Camera adds viewing screen to any microscope
DECEMBER 9, 2009--Built-in image display and image capture capabilities provided by the Aven miniVue camera eliminate the need for a workbench PC or monitor.
DECEMBER 9, 2009--Built-in image display and image capture capabilities provided by the Aven miniVue camera eliminate the need for a workbench PC or monitor. The compact accessory, featuring a 3.1-Mpixel CMOS camera and 2-in. LCD screen, attaches to any microscope trinocular head with C-mount threading. Images on the high-resolution screen can be captured instantly with an included SD memory card and transferred later to a computer or directly to a printer via USB interface. The camera includes MicroCap 2.0 software with JPEG and BMP digital imaging; time-lapse interval imaging; cross-hair placement for location and measurement on images; and automatic mode or manual selection of exposure, brightness, contrast, and white balance.
Ann Arbor, MI, USA
-- Posted by Carrie Meadows, Vision Systems Design, www.vision-systems.com
Aven miniVue Camera Adds Viewing Screen to Any Microscope
All-in-One System Saves Space and Cost
ANN ARBOR, Mich. - Built-in image display and image capture capabilities distinguish the Aven miniVue Camera from conventional microscopy and video inspection instruments. This all-in-one digital color camera simplifies applications and reduces clutter by eliminating the need for a workbench PC or monitor.
The compact accessory, featuring a 3.1-megapixel CMOS camera and two-inch LCD screen, attaches to any microscope trinocular head with C-mount threading. Images on the high-resolution screen can be captured instantly with an included SD memory card and transferred later to a computer or directly to a printer via USB interface.
"This is the first microscopy camera with a viewing screen included ," says Mike Shahpurwala, president and chief marketing officer at Aven, Inc. "That's a practical benefit for electronics designers, semiconductor inspectors and cleanroom technicians."
The miniVue simplifies magnified inspection and documentation for quality assurance, failure or defect analysis, and training or presentations. Operators can quickly check SMT solder joints, inspect parts or record prototype enlargements.
"This versatile system saves time and space," adds Shahpurwala, whose company is a global distributor of optical technology and precision tools. "It's a cost-efficient way to adapt scopes for image preservation or to provide an easily remounted inspection camera for departmental sharing."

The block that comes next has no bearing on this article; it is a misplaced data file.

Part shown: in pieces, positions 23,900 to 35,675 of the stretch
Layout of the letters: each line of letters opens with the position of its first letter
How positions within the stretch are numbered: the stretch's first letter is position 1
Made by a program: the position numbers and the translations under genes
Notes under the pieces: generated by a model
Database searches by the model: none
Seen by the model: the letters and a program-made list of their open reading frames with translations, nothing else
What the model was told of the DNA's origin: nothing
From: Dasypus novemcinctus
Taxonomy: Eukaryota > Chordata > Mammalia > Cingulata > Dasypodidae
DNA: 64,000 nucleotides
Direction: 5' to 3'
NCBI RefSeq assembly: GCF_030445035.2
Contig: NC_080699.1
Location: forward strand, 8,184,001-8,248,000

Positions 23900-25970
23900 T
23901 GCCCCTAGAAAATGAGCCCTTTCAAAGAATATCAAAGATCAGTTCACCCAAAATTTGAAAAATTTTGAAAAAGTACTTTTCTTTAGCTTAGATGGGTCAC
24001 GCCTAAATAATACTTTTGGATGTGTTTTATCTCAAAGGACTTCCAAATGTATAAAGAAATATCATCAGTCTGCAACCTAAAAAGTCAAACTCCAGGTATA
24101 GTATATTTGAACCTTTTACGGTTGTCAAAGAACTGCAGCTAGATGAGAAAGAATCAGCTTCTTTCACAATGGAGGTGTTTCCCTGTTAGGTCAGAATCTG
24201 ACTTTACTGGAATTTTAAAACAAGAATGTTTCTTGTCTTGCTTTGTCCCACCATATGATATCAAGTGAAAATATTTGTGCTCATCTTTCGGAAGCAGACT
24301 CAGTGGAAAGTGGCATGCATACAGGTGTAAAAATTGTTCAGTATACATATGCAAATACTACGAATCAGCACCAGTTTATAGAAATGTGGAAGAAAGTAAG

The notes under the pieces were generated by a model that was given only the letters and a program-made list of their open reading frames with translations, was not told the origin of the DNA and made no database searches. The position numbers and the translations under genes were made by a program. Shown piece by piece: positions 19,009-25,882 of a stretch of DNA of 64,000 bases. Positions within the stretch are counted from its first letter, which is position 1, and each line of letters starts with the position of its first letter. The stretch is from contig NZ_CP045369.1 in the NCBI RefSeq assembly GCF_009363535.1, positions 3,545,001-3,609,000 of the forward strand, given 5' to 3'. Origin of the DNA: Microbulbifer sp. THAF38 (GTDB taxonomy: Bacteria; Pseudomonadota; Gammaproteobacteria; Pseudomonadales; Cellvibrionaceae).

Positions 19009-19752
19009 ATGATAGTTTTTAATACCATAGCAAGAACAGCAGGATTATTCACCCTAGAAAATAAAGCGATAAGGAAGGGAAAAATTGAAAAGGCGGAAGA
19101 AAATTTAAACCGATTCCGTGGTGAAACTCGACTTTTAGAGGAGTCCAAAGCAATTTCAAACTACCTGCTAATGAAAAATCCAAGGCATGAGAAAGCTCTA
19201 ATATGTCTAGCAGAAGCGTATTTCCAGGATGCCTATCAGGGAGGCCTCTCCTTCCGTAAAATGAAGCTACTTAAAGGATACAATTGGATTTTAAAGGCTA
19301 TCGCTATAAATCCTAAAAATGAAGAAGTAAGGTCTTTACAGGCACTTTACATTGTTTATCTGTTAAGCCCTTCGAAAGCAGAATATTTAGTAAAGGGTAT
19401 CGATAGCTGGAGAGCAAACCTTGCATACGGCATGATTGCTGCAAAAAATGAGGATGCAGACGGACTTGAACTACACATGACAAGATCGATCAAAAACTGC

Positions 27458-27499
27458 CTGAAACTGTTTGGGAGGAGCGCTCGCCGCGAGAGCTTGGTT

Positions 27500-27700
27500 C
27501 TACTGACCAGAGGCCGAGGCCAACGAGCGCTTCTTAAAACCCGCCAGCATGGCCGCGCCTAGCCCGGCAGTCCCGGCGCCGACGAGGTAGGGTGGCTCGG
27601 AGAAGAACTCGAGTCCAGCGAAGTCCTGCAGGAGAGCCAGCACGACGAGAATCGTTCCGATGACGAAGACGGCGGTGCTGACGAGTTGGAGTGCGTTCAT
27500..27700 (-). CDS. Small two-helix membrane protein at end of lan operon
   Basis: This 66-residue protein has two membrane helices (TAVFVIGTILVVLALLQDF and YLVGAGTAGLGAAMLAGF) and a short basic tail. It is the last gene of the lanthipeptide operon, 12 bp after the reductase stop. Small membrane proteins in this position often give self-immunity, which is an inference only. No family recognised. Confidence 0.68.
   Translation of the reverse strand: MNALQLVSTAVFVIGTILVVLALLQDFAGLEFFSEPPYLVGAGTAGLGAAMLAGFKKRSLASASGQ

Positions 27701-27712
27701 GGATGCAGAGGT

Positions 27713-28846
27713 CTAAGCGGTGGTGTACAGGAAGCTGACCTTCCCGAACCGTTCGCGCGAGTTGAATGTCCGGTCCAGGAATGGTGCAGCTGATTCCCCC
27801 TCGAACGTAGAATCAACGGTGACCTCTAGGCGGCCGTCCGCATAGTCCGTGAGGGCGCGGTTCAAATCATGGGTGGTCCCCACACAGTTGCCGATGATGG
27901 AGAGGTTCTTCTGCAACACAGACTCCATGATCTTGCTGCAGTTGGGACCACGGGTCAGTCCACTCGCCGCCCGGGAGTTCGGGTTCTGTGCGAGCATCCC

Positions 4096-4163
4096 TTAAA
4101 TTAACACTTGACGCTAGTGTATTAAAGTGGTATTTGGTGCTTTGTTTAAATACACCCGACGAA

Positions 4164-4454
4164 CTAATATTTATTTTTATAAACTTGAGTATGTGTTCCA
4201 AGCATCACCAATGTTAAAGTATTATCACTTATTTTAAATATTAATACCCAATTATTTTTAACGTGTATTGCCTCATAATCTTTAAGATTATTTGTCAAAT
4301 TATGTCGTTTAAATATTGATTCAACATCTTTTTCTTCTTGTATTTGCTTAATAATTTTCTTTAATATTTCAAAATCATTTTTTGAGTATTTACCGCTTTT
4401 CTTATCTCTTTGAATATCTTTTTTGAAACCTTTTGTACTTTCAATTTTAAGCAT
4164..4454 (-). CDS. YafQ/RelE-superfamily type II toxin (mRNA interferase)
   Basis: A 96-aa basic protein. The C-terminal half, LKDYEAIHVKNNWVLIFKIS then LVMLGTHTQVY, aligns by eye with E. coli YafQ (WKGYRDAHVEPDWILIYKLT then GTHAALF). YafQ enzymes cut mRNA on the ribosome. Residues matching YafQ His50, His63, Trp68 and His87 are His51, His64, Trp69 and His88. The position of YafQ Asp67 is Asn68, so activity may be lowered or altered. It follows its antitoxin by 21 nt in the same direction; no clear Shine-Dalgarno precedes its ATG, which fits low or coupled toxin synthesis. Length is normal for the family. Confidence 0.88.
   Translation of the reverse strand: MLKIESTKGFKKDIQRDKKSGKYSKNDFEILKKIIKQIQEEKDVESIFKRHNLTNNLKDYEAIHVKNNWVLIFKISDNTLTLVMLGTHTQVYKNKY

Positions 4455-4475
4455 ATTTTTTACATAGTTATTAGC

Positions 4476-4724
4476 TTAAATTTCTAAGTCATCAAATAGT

Aven's miniVue includes MicroCap 2.0 software with these functions:
Jpeg and bitmap digital imaging.
Time lapse interval imaging.
Cross-hair placement for location and measurement on images.
Automatic mode or manual selection of exposure, brightness, contrast and white balance.
Digital zoom ability to magnify up to four times greater than the optics of the microscope.
MPEG4 video, fed directly onto the SD card.
A TV Out cable allows connection to any size monitor for detailed viewing and training large groups.
Operators have a choice of snapping images via wired or wireless remote control, or accessing the menu and playback modes from the unit itself. The accompanying memory card has a 512Mb capacity.
"Field reports from varied applications show the miniVue easily adds image-grabbing capacity to scopes already in use," says Shahpurwala of Aven, based in a high-tech corridor or Ann Arbor, Mich.
For more information, call (734) 973-0099 or visit www.aveninc.com.
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Aven, Inc. is an international source of high-performance precision tools and optical inspection systems. Product lines include alignment tools, video inspection systems, magnifiers, precision knives, pliers and cutters, illumination equipment and other workbench solutions.
An electronics innovator since 1983, Aven is located in a high-tech corridor of Southeast Michigan and is the parent company SharpVue, which designs and manufactures integrated digital microscope technology.